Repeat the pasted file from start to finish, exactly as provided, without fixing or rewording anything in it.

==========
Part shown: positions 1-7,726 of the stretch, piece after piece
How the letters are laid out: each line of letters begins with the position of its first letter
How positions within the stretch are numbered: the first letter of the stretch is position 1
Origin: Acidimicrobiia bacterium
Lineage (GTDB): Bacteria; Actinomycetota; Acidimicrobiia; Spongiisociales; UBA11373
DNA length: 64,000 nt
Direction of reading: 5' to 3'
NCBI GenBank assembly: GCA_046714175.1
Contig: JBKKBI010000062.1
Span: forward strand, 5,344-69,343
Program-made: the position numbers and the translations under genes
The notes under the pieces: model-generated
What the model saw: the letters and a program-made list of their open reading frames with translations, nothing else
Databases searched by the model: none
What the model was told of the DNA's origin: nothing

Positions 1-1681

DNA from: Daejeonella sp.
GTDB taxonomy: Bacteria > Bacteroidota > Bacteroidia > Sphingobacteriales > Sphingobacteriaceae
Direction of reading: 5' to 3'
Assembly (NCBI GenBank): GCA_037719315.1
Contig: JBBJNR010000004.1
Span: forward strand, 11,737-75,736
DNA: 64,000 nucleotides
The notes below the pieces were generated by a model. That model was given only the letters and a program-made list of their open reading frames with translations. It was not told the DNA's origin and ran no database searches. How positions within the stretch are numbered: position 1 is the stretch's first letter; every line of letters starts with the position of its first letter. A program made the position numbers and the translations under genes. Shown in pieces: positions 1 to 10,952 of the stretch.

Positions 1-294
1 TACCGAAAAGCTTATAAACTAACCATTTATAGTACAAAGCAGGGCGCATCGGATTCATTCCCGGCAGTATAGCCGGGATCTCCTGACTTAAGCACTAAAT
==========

Part shown: positions 1-7,726 of the stretch, piece after piece
How the letters are laid out: each line of letters begins with the position of its first letter
How positions within the stretch are numbered: the first letter of the stretch is position 1
Origin: Acidimicrobiia bacterium
Lineage (GTDB): Bacteria; Actinomycetota; Acidimicrobiia; Spongiisociales; UBA11373
DNA length: 64,000 nt
Direction of reading: 5' to 3'
NCBI GenBank assembly: GCA_046714175.1
Contig: JBKKBI010000062.1
Span: forward strand, 5,344-69,343
Program-made: the position numbers and the translations under genes
The notes under the pieces: model-generated
What the model saw: the letters and a program-made list of their open reading frames with translations, nothing else
Databases searched by the model: none
What the model was told of the DNA's origin: nothing

Positions 1-1681

DNA from: Daejeonella sp.
GTDB taxonomy: Bacteria > Bacteroidota > Bacteroidia > Sphingobacteriales > Sphingobacteriaceae
Direction of reading: 5' to 3'
Assembly (NCBI GenBank): GCA_037719315.1
Contig: JBBJNR010000004.1
Span: forward strand, 11,737-75,736
DNA: 64,000 nucleotides
The notes below the pieces were generated by a model. That model was given only the letters and a program-made list of their open reading frames with translations. It was not told the DNA's origin and ran no database searches. How positions within the stretch are numbered: position 1 is the stretch's first letter; every line of letters starts with the position of its first letter. A program made the position numbers and the translations under genes. Shown in pieces: positions 1 to 10,952 of the stretch.

Positions 1-294
1 TACCGAAAAGCTTATAAACTAACCATTTATAGTACAAAGCAGGGCGCATCGGATTCATTCCCGGCAGTATAGCCGGGATCTCCTGACTTAAGCACTAAAT